Keywords: Bargaining Theory; Matching Theory; Criteria for Decision-Making under Risk and Uncertainty;
    JEL: C78 D81
    Date: 2015
  9. By: Mostapha Diss (Université de Lyon, Lyon, F-69007, France ; CNRS, GATE Lyon St Etienne,F-69130 Ecully, France, Université Jean Monnet, Saint-Etienne, F-42000, France); Patrizia Pérez-Asurmendi (Grupo de investigacion PRESAD, Universidad de Valladolid, Avda. Valle de Esgueva 6,47011, Valladolid, Spain & Grupo de investigacion SEED, Universidad Publica de Navarra, Campus de Arrosadia,31006, Pamplona, Spain.)
    Abstract: The main criticism to the aggregation of individual preferences under majority rules refers to the possibility of reaching inconsistent collective decisions from the election process. In these cases, the collective preference includes cycles and even could prevent the election of any alternative as the collective choice. The likelihood of consistent outcomes under a class of majority rules constitutes the aim of this paper. Specifically, we focus on majority rules that require certain consensus in individual preferences to declare an alternative as the winner. Under majorities based on difference of votes, the requirement asks to the winner alternative to obtain a difference in votes with respect to the loser alternative taking into account that individuals are endowed with weak preference orderings. Same requirement is asked to the restriction of these rules to individual linear preferences.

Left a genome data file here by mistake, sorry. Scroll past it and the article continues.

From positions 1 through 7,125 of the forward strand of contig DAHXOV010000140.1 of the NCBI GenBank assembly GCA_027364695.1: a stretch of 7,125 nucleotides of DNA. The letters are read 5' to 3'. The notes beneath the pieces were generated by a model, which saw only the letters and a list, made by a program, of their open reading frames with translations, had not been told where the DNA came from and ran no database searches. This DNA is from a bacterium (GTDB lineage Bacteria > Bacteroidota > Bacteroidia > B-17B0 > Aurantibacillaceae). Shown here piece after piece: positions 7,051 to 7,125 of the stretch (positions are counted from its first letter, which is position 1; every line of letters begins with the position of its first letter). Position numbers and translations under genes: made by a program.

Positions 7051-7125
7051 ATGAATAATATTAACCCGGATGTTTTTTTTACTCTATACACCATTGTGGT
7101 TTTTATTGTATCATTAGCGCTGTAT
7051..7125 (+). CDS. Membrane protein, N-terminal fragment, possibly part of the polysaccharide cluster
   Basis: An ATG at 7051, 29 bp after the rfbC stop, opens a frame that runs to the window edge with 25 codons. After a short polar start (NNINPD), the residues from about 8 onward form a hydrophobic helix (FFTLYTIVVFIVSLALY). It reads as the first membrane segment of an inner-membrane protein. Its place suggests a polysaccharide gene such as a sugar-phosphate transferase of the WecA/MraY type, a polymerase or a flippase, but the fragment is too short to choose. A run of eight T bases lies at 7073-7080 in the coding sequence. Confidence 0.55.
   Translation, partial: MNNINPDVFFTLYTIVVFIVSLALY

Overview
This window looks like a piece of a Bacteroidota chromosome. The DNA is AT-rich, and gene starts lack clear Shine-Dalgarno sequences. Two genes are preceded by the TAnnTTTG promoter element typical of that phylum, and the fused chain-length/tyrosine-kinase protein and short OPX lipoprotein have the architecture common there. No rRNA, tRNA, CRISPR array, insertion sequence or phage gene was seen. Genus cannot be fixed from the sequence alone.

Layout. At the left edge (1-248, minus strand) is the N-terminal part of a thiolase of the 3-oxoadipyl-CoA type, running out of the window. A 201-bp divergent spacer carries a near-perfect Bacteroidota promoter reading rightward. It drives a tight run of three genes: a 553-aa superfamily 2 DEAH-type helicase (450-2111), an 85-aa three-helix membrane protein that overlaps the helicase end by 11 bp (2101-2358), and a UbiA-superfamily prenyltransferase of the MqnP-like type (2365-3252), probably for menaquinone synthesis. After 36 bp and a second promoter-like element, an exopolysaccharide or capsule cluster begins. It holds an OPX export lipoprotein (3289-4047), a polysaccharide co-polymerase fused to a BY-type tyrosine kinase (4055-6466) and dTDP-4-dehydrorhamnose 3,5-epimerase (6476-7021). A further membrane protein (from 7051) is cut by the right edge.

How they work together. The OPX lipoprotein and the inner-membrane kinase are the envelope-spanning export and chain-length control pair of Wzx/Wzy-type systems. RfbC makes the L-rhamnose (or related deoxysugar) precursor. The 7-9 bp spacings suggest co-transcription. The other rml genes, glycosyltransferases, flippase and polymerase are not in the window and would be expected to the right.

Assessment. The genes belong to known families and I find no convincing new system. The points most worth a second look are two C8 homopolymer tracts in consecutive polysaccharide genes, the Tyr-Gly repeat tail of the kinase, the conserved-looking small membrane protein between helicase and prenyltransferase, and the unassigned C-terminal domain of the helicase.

Keywords: Majorities based on difference of votes, Probability, Transitivity, Triple-acyclicity.
    JEL: D70 D71
    Date: 2015